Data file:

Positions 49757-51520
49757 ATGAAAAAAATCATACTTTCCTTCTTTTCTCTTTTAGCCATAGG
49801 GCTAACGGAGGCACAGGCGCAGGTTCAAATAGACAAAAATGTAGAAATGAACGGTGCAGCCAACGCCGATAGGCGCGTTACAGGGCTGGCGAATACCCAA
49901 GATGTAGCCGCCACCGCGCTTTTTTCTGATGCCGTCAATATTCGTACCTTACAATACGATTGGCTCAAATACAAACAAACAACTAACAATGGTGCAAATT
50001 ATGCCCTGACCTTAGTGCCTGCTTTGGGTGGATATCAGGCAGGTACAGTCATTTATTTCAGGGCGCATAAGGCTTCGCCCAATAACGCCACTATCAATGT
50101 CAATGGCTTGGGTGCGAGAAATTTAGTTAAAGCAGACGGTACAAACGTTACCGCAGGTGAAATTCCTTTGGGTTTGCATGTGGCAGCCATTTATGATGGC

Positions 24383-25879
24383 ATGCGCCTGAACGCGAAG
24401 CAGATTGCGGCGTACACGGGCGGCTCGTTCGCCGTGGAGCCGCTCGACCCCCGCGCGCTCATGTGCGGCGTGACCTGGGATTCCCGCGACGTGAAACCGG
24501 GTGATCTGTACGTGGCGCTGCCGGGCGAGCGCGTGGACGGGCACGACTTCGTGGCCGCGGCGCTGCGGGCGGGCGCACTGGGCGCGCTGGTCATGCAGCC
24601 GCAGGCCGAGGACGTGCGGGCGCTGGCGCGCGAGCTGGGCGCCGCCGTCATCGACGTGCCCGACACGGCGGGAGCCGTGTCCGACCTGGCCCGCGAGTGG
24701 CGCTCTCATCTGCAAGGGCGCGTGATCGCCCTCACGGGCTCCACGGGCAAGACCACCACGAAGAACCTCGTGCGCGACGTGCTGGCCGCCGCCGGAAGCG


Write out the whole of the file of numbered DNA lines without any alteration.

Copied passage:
Positions 49757-51520
49757 ATGAAAAAAATCATACTTTCCTTCTTTTCTCTTTTAGCCATAGG
49801 GCTAACGGAGGCACAGGCGCAGGTTCAAATAGACAAAAATGTAGAAATGAACGGTGCAGCCAACGCCGATAGGCGCGTTACAGGGCTGGCGAATACCCAA
49901 GATGTAGCCGCCACCGCGCTTTTTTCTGATGCCGTCAATATTCGTACCTTACAATACGATTGGCTCAAATACAAACAAACAACTAACAATGGTGCAAATT
50001 ATGCCCTGACCTTAGTGCCTGCTTTGGGTGGATATCAGGCAGGTACAGTCATTTATTTCAGGGCGCATAAGGCTTCGCCCAATAACGCCACTATCAATGT
50101 CAATGGCTTGGGTGCGAGAAATTTAGTTAAAGCAGACGGTACAAACGTTACCGCAGGTGAAATTCCTTTGGGTTTGCATGTGGCAGCCATTTATGATGGC

Positions 24383-25879
24383 ATGCGCCTGAACGCGAAG
24401 CAGATTGCGGCGTACACGGGCGGCTCGTTCGCCGTGGAGCCGCTCGACCCCCGCGCGCTCATGTGCGGCGTGACCTGGGATTCCCGCGACGTGAAACCGG
24501 GTGATCTGTACGTGGCGCTGCCGGGCGAGCGCGTGGACGGGCACGACTTCGTGGCCGCGGCGCTGCGGGCGGGCGCACTGGGCGCGCTGGTCATGCAGCC
24601 GCAGGCCGAGGACGTGCGGGCGCTGGCGCGCGAGCTGGGCGCCGCCGTCATCGACGTGCCCGACACGGCGGGAGCCGTGTCCGACCTGGCCCGCGAGTGG
24701 CGCTCTCATCTGCAAGGGCGCGTGATCGCCCTCACGGGCTCCACGGGCAAGACCACCACGAAGAACCTCGTGCGCGACGTGCTGGCCGCCGCCGGAAGCG